[E-Lang] Re: Java 2 "Security"

Marc Stiegler marcs@skyhunter.com
Tue, 2 Jan 2001 16:14:11 -0700


True enough. Preventing data leak seems far more difficult than preventing
capability leak, every time I look at it. Have any of the people who've done
capabilities for decades noticed this?

--marcs

----- Original Message -----
From: Bill Frantz <frantz@communities.com>
To: Marc Stiegler <marcs@skyhunter.com>; Ben Laurie <ben@algroup.co.uk>;
Scott Smith <scott@cs.jhu.edu>
Cc: Mark S. Miller <markm@caplet.com>; <e-lang@mail.eros-os.org>
Sent: Tuesday, January 02, 2001 4:00 PM
Subject: Re: [E-Lang] Re: Java 2 "Security"


> At 01:02 PM 1/2/01 -0700, Marc Stiegler wrote:
> >In my admittedly limited practical experiences, I actually haven't found
> >much need for stack-frame-based revocation. Once you've given an object a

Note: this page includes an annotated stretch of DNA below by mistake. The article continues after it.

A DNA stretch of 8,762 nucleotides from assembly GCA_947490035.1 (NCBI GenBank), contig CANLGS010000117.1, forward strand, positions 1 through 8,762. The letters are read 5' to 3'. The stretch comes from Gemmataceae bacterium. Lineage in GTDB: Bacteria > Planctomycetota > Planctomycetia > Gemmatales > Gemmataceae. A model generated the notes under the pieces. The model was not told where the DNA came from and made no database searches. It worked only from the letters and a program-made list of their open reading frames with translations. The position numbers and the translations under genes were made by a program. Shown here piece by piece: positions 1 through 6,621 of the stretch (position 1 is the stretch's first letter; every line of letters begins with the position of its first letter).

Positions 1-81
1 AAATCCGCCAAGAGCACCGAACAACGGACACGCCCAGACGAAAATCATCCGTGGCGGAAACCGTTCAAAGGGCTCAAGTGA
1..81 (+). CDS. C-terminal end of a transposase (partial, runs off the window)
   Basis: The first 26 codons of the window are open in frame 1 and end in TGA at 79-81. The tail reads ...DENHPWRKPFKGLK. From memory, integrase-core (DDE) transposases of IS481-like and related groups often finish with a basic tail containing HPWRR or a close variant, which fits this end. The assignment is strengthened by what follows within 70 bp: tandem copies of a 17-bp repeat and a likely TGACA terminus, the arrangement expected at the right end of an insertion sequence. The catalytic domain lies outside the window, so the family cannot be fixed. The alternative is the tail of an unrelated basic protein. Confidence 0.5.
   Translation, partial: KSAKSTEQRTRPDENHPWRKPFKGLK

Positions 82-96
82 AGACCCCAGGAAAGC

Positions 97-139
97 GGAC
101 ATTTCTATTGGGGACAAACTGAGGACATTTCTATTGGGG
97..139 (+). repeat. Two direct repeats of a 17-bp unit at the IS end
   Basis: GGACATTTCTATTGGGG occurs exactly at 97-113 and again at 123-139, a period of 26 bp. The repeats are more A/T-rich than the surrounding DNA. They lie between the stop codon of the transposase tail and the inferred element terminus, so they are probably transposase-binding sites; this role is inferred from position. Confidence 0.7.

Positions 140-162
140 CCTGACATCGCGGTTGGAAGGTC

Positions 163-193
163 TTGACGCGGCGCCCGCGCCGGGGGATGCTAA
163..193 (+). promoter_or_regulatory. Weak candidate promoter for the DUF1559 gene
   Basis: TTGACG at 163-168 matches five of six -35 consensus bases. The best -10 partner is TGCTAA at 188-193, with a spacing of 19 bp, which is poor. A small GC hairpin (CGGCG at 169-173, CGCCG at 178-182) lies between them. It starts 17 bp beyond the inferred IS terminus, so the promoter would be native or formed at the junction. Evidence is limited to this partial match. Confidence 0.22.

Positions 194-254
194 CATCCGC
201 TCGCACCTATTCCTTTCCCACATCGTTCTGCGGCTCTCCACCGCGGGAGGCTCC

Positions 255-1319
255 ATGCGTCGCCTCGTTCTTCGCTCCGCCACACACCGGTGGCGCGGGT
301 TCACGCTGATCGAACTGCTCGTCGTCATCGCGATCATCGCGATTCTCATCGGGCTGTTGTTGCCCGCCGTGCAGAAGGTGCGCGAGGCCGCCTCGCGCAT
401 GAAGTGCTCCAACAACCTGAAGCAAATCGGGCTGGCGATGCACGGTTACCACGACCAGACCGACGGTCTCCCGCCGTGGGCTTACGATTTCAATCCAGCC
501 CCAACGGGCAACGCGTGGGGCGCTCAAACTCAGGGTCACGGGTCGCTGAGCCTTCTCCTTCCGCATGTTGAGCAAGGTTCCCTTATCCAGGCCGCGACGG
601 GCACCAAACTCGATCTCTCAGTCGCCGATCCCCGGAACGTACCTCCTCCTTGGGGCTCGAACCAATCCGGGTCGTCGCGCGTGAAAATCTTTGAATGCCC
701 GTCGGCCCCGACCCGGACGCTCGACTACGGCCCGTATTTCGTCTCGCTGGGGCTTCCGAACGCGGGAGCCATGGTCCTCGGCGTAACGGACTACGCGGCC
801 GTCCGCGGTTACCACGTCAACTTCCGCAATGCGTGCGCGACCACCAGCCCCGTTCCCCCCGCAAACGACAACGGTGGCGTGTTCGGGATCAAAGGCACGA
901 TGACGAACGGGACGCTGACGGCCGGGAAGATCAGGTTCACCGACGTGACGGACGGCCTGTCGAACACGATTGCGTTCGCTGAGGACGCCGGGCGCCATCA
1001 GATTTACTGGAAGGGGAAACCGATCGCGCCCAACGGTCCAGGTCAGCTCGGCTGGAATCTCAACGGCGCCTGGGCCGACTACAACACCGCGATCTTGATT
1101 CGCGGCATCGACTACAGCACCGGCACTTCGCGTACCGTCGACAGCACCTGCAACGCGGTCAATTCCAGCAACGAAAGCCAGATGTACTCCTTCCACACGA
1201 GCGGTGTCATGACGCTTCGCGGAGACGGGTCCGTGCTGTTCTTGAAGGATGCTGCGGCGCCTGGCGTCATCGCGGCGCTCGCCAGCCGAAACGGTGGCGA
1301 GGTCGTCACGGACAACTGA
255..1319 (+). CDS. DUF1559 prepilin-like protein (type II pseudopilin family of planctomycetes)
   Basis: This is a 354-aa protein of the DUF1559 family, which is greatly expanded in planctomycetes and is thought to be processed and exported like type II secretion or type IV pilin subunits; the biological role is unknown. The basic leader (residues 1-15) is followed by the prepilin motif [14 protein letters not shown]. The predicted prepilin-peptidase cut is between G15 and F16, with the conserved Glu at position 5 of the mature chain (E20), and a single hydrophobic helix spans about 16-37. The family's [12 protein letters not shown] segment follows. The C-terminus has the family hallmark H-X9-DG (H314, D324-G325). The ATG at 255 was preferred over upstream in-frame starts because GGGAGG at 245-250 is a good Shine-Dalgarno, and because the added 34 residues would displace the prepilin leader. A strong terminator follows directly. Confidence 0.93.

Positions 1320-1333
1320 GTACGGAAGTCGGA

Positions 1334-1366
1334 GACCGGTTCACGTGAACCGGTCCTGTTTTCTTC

> >power, there is generally no new security issue raised in allowing the
> >object to keep the power--not until you are about to grant the object
> >yet-another-power: you may not trust the object with both powers at the
same
> >time even though you trust it with either one by itself (the ability to
read
> >confidential data and the ability to connect to the Internet, for
example).
> >So the E machinery allows the following pattern, which stack frame
control
> >does not:
> >
> >powerUser setPower1(revokable1)
> >powerUser setPower2(revokable2)
> >powerUser usePowers
> >revokable1 revoke
> >revokable2 revoke
> >powerUser setPower3(revokable3)
> >#and so on
>
> You do have to worry about:
>
> powerUser setPower1(revokable1)
> powerUser setPower2(revokable2)
> powerUser usePowers
>   [poweruser saves confidential data]
> revokable1 revoke
> revokable2 revoke
> powerUser setPower3(revokable3)
>   [poweruser passes confidential data to revokable3]
> #and so on
>
> >From a security prospective, it is better not to reuse objects this way.
>
>